Setting up the system was as always quite easy and the first boot revealed that practically all hardware components were working (didn’t try out the fingerprint scanner yet).

Sound was no problem although the default System Beep is very annoying. Lan and WLAN connection worked instantly and will connecting you out of the box if you are connecting to a dhcp device.

The proprietary drivers for the wireless Intel 3945 network card were installed as for the other restricted driver devices (gpio and ATI radeon card) were waiting to be enabled.

restricteddrivers.jpg

The system correctly installed an smp kernel and load balancing seems to be working fine.

Some of the hardware keys were running (try playing with the thinpad-keys packet) such as the volume control and the screen brightness. So after just 30 minutes, i hade a fully operable system with essentials like an office suite (OpenOffice) email applications (Evolution) and a Webbrowser (Firefox 2.0.0.6) running.

So far no drivers required to be installed yet πŸ™‚

The performance test was done overall with beryl and compiz and running pretty smooth with the onboard 3d card.

Ubuntu 8.04 “Hardy Heron” announced by Jono Bacon

Jono Bacon, community manager of Ubuntu has just announced the 8.04 release with LTS support.

Jono’s Growing Ubuntu speech @ LinuxTag 2007Β 

By now everyone schould be getting the connection between the release names and the date of release, so obviously.. it will be released in April 2008 πŸ˜‰

from jonobacon.org

I am delighted to have the pleasure of announcing the Hardy Heron (Ubuntu 8.04), the next version of Ubuntu that will succeed Gutsy Gibbon (Ubuntu 7.10, due for release in October 2007). Not only will the Ubuntu community continue to do what it does best, produce an easy-to-use, reliable, free software platform, but this release will proudly wear the badge of Long Term Support (LTS) and be supported with security updates for five years on the server and three years on the desktop. We look forward to releasing the Hardy Heron in April 2008.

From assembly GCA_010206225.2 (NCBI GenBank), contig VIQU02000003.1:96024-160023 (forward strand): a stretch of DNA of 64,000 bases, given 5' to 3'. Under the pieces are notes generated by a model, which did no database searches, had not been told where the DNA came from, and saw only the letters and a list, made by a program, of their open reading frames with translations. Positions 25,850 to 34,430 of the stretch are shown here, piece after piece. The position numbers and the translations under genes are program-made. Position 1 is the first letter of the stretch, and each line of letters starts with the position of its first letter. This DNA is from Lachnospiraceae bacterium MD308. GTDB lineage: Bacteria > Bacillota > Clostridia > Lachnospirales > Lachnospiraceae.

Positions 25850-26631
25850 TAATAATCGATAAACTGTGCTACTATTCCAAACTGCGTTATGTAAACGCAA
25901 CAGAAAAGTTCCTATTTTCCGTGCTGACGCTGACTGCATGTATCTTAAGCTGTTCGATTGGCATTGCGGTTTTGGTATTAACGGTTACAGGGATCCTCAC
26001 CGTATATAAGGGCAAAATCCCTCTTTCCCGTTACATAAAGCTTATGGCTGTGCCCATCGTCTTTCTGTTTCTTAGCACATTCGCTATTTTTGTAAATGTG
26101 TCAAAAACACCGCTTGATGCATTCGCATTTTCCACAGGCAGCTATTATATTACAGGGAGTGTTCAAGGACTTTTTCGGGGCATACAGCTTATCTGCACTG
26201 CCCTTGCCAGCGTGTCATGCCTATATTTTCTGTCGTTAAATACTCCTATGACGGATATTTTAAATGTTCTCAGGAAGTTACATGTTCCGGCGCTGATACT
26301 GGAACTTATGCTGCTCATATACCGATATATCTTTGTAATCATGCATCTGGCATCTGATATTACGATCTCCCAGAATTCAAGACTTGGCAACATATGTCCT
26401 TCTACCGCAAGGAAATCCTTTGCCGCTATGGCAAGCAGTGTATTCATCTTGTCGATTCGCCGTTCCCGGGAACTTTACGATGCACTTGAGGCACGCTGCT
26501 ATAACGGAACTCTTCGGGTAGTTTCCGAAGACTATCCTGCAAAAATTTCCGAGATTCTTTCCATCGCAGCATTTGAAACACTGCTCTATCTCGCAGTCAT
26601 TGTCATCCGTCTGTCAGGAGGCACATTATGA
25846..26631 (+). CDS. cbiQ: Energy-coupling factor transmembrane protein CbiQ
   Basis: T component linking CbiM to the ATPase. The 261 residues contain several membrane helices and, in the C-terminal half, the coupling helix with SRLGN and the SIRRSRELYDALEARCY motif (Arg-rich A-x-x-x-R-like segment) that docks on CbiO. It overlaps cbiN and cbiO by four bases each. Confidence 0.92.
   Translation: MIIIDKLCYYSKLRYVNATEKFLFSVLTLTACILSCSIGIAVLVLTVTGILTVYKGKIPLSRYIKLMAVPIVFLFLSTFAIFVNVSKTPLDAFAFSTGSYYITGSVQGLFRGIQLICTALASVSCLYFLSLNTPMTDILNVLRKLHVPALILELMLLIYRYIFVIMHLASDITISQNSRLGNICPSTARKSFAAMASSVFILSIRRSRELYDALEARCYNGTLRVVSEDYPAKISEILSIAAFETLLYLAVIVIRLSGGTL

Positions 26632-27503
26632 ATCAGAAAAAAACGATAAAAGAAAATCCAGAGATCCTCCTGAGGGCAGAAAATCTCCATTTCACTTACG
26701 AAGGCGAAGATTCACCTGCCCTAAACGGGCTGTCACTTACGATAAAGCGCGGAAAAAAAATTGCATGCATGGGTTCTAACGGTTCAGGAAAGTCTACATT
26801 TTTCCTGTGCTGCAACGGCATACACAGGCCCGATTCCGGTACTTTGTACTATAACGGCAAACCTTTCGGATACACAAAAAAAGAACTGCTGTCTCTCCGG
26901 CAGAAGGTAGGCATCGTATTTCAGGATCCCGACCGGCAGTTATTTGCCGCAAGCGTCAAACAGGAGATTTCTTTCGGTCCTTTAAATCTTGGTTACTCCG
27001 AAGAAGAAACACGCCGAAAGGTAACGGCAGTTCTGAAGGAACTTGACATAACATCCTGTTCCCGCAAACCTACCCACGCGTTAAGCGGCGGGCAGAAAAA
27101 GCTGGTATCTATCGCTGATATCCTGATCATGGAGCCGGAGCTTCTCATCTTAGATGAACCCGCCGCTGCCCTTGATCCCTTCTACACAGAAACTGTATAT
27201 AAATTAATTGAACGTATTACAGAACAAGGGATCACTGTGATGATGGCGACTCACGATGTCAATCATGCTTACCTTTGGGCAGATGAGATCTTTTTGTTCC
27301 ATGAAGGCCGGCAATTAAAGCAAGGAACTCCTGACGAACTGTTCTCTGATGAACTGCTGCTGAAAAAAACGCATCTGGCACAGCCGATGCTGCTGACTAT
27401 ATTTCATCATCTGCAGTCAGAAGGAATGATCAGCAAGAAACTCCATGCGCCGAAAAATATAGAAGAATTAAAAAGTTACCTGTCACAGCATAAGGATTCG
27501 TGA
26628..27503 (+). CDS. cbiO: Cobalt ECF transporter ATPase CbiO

…and the winner is…

The DesktopLinux.com survey results about the most favored Linux Desktop solution were published today.

The big winners of the Destkop environment are:

– Distribution: Ubuntu

– Destkop: Gnome

– Browser: Firefox

The Ubuntu/Kubuntu and Firefox thingie were pretty sure to win, i am sort of surprised that Gnome outbeats the Windows Like KDE. Standard Ubuntu ships with Gnome – so i guess this is the reason why Gnome takes the lead….

Btw. my prefs are Ubuntu / Gnome / Firefox / Evolution (so pretty close to the winner)

Here is the raw data

CUPS vs. CUPS

Today i took some time to upgrade and enhance our student printing functionalities. As i checked the usual printer queues i noticed that cups was suddenly listing a lot of new printers that were not even on our network. Tracing the error lead to a Mac book on the student network that was running a cups daemon with gimp-print drivers.

Quite odd that a Mac OS X based cups deamon is broadcasting printers to another cups server without checking if the printers are actually availabe.

Ill try to find out more scenarios in which a cups server will include shared printers from another printer deamons.

Disabling the printer search

Browsing off
in /etc/cups/cupsd.conf will disable this feature

Ubuntu howto: 3D support on nvidia GeForce 8xxx cards

  1. Get the current linux-nvidia drivers from nvidia.com
  2. Instal build-essentia, xserver-xorg-dev, linux-headers-‘insert your kernel version here
    sudo apt-get install build-essential xserver-xorg-dev linux-headers-2.6.x
  3. Stop your x.org server
    sudo /etc/init.d/./gdm stop
  4. In /etc/default/linux-restricted-modules-common, add nv to DISABLED_MODULES=””
  5. Run the installation script you got from nvidia, it should take you through the installation process. When asked if you want to download a suitable Kernel from nvidia, select no.
  6. When asked if you want to auto-configure xorg.conf select yes and reboot your machine.